The results of the principal focus of this investigation leads to the interpretation that the rate, amount and physical nature of organic accumulation to primarily be a management-driven response and interpreted largely as a reflection of the respective tining and especially of sand topdressing programmes between greens sampled.
The homogenous thatch-mat architecture, as observed beneath the two intensively-managed sampled greens at the one course, is a reflection of the very frequent sand topdressing (dusting) concept. This Californian-developed topdressing strategy reportedly resulted to adding 13.5mm of sand per year with an overall increase (i.e.; total thatch-mat) of about 20mm per year to a topdressed green.
The impact of tines of different diameters and spacing on bentgrass greens reported by numerous authors obviously reduces the volume and density but not thatch-mat thickness. Generally speaking, the results of most investigations indicate a combination of tining (solid or hollow) and sand topdressing obtains the best results in managing thatch-mat accumulation. Tining provides an avenue to introduce topdressed sand albeit with varying effectiveness.
Several authors have questioned whether the reported reduction of organic accumulation from sand topdressing on bentgrass greens is the result of organic biodegradation by microbial stimulation or simply a dilution effect from the applied sand. The results of one recent investigation into the probable effects of tining and scarifying on microbial activity lead the authors to conclude that irrigation water management rather than cultivation had a greater impact on microbial activity.
Soil-borne, microbial communities are known to occur in aging putting greens as attested by the recently reported phenomena ‘thatch collapse’ caused by a soil-borne basidiomycete fungi. Commercialisation of numerous products purported to increase organic matter degradation and continuing investigations of microbial inoculants may be effective under certain conditions provided the microbial population remains sufficiently high.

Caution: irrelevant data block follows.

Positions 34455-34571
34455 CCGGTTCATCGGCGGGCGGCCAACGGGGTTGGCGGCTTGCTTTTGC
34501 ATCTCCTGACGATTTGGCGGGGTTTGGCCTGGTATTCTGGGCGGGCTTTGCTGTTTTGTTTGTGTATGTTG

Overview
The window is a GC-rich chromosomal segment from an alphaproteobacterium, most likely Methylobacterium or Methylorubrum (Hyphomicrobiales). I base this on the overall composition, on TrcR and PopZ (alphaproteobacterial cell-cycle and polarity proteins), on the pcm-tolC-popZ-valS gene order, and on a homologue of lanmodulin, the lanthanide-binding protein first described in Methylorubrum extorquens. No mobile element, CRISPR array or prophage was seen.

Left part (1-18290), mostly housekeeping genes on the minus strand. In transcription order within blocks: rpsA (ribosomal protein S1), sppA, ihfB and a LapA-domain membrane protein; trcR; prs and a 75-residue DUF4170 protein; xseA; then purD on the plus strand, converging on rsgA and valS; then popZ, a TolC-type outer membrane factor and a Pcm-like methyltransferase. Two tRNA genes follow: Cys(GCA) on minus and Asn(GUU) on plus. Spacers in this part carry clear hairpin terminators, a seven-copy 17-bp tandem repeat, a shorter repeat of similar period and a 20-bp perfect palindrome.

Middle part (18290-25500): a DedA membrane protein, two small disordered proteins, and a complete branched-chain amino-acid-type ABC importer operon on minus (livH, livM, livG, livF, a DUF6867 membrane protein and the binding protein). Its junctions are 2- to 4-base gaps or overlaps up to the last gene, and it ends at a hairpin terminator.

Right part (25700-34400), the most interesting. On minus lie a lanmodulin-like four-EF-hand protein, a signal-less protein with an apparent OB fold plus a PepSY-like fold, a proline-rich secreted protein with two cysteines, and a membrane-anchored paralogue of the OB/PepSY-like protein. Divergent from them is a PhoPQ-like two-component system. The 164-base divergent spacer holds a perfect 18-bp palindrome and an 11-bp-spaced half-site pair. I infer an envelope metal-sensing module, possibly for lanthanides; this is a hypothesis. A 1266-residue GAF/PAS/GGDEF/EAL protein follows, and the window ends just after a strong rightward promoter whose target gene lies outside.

Generally speaking, thatch-mat management programmes on bentgrass putting greens in Australia have largely been based on historical rather than scientifically-based, agronomic reasons. A multitude of mechanical cultivation (e.g. hollow and solid tining, air, water and sand injection) technologies are available, albeit at varying capital and on-going costs.
Overall, the results of this field investigation has demonstrated under a range of circumstances, the newer-generation bentgrass cultivars have the propensity to attain a thatch-mat thickness between 5-10mm at some time during the first two years after establishment. Thus, it could be interpreted that the rate of accumulation and thatch-mat thickness beneath bentgrass putting greens will be governed primarily by the intensity or otherwise of the cultural management objectives on the part of the course Superintendent.
An example of a highly-stratified sample taken from a putting green as part of the thatch-mat and root architecture research project
Under actual putting green conditions, as opposed to experimentally-controlled conditions, the complex interaction of climatic, environmental and management-induced factors, let alone club committee, player expectations and resources, come into the equation of how best to manage bentgrass thatch-mat architecture.
A question for each superintendent, based on the results of this real-life investigation is, what physical form and total thatch-mat thickness best serves the performance requirements, groundstaff and equipment resources for each golf course. An intensive, thatch-mat management programme is a huge commitment and one not to be taken lightly by superintendent or golf club.
The multiple variables of environmental and management-induced factors that have influenced the rate, production and architecture of bentgrass thatch-mat during this field study leads to the conclusion they are interacting and far more complex than occurs under controlled greenhouse studies, hence further work.
Three broad-based, take-home messages become obvious from this investigation in an attempt to attain and manage a balance between the rates and physical architecture of organic accumulation against the rate of decomposition on ‘maturing’ bentgrass putting greens.
• Progressive accumulation of thatch-mat, irrespective of its architecture and thickness, beneath relatively new, let alone aged bentgrass putting greens, is inevitable;
• Developing thatch-mat architecture will progressively impact on various agronomic and playing surface properties, perhaps to the point of being detrimental to playing surface quality, if improperly managed.
• Recognising that thatch-mat architecture and its rate of accumulation varies between individual greens established at the same and other golf courses during the same short time period, implementation of an early monitoring by periodic sampling and recording programme is mandatory.
Thus, each club committee and superintendent must co-operatively decide the required standard of playing surface presentation of their greens knowing the underlying architecture to be dynamic, but which can be managed given adequate resources from the club and commitment on the part of the superintendent and groundstaff.